I'm a little behind here, since Laura asked the question about "how do you stay ok when people around you are slipping or struggling" (I'm totally paraphrasing here, Laura- hope that's ok!) several days ago.
Both Wendy and LeahV had some valuable things to say about that question. How we can remain stable, healthy, on the right track for ourselves? It's is a crucial question. It's one that therapists and other clinicians must continually monitor for themselves- especially clinicians who work with people who can be very ill. It's also a central question for everybody to monitor.
If we're going to be in relationships, which is, after all, the entire point of being social creatures (which human beings are by nature), we are always going to face the reality that people around us are continually in a state of change (sometimes the changes are swell, sometimes they are not swell, sometimes they are dangerous... the overall change that's always happening is AGEING- we all are ageing all the time, and ageing brings with it changes that we all must adjust to over time, right? So, it's not that change is necessarily bad, just that it is a reality)
My general strategy in approaching this is two-fold. First, by trying to always be scrupulously honest; second, by using that old Serenity Prayer (serentiy to accept the things I cannot change, courage to change the things I can, and wisdom to know the difference).
We can get into so much trouble with ourselves (overextended, demoralized, hopeless, depressed/anxious...) if we don't pay attention to these two concepts. It's what Wendy and LeahV were talking about in their comments- that they have to continually assess their involvement in any situation. Where should they involve themselves? To what extent? In what ways?
These are important questions.
People who suffer from eating disorders (as well as many other people) wish they could save the world (not to mention, think that if they just work hard enough they should be able to). They want everything to be ok. They want to be able to fix everything.
Many times us human beings can make things ok, or at least better. Many times we can intervene in ways that do truly help. But not always. We don't have total control over everything. That's not the way the world is designed. So, we need to be honest about where, and in what ways we can involve ourselves. Also, each one of us has a finite amount of energy- we have to pace ourselves in life.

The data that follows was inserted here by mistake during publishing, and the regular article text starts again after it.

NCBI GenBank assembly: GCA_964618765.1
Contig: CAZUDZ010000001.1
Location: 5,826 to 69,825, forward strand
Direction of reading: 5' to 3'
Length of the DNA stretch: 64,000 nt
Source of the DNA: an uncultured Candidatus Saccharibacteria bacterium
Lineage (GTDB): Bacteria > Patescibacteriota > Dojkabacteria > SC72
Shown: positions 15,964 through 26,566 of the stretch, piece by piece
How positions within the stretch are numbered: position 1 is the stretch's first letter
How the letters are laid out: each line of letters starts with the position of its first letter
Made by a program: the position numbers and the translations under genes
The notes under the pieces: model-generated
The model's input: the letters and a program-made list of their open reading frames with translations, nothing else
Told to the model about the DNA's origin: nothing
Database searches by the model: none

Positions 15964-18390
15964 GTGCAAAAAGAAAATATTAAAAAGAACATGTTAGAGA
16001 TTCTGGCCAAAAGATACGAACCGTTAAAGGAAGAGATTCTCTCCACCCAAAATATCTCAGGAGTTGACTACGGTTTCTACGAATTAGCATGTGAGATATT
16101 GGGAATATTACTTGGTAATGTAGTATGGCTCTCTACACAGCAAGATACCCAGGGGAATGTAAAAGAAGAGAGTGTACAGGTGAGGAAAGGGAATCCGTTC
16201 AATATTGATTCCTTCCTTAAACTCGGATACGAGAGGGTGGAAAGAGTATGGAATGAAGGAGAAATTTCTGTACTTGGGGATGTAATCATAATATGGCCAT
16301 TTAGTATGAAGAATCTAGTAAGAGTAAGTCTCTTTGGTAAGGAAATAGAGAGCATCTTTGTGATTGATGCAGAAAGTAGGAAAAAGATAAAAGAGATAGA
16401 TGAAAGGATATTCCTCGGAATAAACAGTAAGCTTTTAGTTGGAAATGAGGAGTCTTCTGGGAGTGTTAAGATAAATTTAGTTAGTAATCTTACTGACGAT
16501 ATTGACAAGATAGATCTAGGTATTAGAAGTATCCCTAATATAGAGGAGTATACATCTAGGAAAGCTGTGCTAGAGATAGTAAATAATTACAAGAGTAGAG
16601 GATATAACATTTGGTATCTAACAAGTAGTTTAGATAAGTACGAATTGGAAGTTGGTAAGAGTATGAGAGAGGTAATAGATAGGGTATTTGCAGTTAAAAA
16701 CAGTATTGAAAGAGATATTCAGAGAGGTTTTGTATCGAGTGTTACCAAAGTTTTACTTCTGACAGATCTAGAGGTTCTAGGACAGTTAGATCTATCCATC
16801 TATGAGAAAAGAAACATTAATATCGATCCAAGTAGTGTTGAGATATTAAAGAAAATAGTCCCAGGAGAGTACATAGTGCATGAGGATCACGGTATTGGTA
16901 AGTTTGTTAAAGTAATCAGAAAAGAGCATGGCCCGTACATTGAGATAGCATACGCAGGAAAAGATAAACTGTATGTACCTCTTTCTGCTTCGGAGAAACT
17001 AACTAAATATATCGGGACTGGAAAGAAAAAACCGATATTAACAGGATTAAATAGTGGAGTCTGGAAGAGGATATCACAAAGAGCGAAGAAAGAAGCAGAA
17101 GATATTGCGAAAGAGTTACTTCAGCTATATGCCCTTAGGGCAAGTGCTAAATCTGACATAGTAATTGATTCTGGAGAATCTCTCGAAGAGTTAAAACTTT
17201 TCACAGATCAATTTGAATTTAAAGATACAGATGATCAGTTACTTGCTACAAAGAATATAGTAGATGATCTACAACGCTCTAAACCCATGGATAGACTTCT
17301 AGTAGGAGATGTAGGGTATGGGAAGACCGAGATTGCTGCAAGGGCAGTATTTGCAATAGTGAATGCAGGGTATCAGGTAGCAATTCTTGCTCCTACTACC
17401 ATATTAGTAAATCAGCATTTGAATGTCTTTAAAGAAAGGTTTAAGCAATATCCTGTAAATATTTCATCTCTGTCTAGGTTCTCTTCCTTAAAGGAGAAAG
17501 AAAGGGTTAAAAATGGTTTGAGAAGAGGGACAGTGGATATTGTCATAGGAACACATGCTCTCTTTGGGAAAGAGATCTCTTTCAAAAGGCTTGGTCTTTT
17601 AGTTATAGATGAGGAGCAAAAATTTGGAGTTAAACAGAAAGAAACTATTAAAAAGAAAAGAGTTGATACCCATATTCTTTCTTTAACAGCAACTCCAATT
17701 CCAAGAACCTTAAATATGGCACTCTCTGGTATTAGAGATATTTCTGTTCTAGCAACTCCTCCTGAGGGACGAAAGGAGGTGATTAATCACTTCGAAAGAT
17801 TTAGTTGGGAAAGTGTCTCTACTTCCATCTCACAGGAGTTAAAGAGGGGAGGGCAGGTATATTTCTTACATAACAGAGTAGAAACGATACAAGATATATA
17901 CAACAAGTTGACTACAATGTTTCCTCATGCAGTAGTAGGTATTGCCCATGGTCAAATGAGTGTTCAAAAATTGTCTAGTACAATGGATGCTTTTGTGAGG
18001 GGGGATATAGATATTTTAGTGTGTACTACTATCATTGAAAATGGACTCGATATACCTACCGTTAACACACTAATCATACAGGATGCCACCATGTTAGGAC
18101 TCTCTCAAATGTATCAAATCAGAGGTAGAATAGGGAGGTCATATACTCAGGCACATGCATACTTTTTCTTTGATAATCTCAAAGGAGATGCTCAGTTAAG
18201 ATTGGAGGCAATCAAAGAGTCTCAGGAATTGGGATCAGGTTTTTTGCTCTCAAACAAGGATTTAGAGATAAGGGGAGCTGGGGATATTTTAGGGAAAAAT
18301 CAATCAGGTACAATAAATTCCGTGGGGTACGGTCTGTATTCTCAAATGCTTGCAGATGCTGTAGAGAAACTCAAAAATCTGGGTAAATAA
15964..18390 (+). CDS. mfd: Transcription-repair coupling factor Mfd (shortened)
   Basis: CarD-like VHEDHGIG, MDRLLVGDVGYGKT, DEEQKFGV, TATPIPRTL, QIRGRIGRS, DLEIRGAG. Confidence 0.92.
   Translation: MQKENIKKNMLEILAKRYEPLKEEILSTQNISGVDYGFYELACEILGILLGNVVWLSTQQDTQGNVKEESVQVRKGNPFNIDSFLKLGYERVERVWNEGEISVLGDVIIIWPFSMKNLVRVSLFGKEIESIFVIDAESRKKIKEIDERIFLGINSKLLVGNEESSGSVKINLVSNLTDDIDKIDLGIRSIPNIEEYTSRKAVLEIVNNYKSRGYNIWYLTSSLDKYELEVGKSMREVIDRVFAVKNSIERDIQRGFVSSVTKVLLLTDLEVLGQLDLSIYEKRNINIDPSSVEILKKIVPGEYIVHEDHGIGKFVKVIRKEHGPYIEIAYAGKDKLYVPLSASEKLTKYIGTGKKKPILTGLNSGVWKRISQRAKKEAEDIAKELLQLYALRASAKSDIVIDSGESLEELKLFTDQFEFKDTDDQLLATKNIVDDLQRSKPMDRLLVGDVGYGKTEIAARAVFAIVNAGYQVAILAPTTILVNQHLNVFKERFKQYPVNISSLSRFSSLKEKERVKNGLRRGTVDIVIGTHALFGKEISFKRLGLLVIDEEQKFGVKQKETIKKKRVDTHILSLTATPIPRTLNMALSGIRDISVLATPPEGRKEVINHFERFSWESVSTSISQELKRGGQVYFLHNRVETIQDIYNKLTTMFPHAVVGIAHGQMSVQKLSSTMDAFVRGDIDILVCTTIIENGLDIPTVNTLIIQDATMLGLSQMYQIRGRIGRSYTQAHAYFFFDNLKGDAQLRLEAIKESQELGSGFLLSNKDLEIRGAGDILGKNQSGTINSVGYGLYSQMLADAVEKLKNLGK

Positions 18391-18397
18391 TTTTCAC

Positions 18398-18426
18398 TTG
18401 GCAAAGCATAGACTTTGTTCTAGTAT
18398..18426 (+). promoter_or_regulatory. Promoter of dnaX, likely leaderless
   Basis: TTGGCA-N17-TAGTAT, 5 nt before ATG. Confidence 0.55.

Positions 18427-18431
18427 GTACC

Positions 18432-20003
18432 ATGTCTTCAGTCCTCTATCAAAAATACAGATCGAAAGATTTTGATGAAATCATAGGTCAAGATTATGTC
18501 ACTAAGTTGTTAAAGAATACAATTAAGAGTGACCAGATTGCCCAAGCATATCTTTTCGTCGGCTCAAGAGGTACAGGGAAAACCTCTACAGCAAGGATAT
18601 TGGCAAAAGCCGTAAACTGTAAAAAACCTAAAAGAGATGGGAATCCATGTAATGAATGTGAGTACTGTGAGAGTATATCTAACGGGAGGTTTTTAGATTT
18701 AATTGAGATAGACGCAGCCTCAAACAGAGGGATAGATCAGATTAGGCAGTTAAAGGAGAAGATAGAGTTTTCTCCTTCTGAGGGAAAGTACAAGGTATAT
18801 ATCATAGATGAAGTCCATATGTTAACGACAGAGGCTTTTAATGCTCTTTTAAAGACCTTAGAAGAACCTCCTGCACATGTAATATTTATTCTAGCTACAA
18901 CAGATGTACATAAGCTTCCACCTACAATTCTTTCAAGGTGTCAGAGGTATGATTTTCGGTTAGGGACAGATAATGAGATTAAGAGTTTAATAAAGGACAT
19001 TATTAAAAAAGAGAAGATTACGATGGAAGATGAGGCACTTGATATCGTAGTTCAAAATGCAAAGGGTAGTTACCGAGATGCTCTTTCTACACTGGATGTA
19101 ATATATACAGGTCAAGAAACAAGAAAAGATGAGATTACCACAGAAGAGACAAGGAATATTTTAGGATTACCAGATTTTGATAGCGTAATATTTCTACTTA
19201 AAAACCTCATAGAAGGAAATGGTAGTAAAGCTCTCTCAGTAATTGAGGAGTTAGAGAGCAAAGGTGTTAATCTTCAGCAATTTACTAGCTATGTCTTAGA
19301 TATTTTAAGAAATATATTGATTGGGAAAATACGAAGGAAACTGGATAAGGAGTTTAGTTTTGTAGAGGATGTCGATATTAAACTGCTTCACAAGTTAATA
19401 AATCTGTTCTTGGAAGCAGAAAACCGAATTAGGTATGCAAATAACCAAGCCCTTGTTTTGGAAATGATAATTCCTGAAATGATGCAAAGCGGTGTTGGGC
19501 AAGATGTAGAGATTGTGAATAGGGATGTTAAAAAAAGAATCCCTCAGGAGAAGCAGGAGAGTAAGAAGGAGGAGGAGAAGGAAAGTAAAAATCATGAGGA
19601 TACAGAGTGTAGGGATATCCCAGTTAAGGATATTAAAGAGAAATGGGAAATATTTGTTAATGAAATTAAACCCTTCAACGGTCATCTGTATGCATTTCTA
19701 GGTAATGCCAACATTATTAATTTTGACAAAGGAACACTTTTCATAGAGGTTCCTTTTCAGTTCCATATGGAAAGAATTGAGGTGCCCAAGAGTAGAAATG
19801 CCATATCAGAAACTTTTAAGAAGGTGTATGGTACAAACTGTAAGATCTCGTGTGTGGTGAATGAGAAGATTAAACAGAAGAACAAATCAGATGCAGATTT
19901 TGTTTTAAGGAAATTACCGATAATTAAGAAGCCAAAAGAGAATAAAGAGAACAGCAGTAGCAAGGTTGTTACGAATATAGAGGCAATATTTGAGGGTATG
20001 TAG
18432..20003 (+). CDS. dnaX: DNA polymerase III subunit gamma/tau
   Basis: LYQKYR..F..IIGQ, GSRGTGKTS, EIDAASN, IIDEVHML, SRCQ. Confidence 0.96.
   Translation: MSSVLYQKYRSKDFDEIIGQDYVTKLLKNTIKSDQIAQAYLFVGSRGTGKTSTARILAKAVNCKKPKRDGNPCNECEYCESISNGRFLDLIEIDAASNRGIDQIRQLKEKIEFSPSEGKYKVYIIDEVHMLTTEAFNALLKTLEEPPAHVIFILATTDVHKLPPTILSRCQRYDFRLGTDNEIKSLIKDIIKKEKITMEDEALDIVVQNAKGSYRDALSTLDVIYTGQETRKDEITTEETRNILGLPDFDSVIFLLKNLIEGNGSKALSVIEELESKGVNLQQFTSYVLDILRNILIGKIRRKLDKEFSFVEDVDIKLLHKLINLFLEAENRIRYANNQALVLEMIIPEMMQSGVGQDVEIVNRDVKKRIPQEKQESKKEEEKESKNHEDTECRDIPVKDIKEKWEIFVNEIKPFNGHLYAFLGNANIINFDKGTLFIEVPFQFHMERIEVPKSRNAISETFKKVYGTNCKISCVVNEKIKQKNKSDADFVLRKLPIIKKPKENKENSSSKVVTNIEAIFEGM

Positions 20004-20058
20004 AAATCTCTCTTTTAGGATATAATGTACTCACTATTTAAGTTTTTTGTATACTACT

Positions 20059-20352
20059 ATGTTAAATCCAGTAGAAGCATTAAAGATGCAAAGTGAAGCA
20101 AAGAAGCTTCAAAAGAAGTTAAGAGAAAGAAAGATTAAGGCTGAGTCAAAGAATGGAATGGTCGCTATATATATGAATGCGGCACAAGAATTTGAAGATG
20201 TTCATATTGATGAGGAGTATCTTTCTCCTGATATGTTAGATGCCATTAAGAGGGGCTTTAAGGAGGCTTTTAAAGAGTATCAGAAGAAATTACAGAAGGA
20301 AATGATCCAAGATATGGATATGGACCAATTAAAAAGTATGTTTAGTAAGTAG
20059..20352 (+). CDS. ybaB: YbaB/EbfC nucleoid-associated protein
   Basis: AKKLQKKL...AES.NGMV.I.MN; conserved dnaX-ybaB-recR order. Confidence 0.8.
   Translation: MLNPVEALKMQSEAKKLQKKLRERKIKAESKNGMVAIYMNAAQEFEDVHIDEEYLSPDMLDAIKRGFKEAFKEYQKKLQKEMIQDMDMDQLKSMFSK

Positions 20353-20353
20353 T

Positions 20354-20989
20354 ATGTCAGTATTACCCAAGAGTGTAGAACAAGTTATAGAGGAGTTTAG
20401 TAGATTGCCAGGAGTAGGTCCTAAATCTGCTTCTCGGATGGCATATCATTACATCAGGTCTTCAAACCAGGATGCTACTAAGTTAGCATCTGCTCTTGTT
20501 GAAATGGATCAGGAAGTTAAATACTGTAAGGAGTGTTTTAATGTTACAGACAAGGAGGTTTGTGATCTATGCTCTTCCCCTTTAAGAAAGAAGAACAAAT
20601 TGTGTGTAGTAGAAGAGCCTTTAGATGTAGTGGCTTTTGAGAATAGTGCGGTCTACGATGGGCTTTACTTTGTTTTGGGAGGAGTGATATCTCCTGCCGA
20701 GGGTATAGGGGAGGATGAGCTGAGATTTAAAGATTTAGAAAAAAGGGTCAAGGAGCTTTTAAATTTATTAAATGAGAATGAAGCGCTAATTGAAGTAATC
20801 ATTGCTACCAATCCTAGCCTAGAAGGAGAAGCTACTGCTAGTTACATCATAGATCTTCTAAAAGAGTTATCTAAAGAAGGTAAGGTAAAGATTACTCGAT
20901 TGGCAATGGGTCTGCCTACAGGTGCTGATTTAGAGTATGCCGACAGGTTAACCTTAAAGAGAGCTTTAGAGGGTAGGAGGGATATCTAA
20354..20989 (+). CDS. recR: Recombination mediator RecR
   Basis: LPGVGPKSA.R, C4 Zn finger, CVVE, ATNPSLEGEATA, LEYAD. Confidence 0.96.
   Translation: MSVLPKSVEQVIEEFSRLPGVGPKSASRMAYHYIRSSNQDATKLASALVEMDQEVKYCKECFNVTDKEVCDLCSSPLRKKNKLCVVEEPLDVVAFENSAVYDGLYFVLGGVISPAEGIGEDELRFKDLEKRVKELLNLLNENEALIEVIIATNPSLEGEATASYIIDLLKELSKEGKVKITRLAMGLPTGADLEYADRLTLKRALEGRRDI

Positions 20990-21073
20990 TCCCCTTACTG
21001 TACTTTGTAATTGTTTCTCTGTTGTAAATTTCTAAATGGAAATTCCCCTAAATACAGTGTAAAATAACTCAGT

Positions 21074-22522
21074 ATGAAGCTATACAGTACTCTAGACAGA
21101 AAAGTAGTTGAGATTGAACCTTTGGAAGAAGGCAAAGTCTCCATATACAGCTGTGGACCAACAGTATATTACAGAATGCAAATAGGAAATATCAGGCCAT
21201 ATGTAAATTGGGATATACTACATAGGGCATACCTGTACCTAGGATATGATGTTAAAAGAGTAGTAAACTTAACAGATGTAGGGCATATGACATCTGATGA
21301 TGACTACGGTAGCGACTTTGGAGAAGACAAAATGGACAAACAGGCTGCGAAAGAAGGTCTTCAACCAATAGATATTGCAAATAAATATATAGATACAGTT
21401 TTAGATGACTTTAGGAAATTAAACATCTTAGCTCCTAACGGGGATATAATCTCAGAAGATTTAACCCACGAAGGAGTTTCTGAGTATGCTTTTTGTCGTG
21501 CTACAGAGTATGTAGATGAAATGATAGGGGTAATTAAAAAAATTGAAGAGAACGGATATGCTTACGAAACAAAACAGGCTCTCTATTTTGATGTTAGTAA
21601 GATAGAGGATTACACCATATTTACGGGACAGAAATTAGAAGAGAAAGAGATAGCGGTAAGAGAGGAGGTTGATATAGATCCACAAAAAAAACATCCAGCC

It's so difficult to watch someone suffer; especially if we can't stop the suffering. And people who suffer from eating disorders suffer tremdndously- in mayriad ways, some of them very dangerous, even lethal.
I try to focus on where I can help, even a little bit (if I can't FIX a situation, it doesn't mean there is NOTHING I can do, right? No use in being perfectionistic about this!). There are often tons of things we can do to help- things that honestly do help, but also may not FIX a situation or make everything perfect.
Here's an example. A few years ago I was working with a woman in her 50s. Her husband suddenly became very, very ill with an extremely invasive and fast growing cancer. It was clear that he would die within a month or two.
There was nothing the wife, or myself could do about the fact that he was going to die. Nothing.
That didn't mean I couldn't help in some ways. I found out a couple of years after he died that one of the most important things I had suggested to this woman was that she sit in the hospital (this was near the end and the husband was not speaking much) next to her husband and put her hand on him in a way that she often did, and let herself soak up his energy, really feel what it was like to be near him- and let him soak up hers, so that they could both remember that feeling forever.
At the time I suggested it, it seemed like small consolation for the two of them. They were about to be apart in a way that neither one of them wanted at all.
It was, however, something I could offer her, something that ended up making an enormous difference to her- one she was still thinking about and feeling years after his death.
So, Laura, and all of us, never underestimate the help we can provide each other in this world. AND try not to overestimate your power in making everything perfect.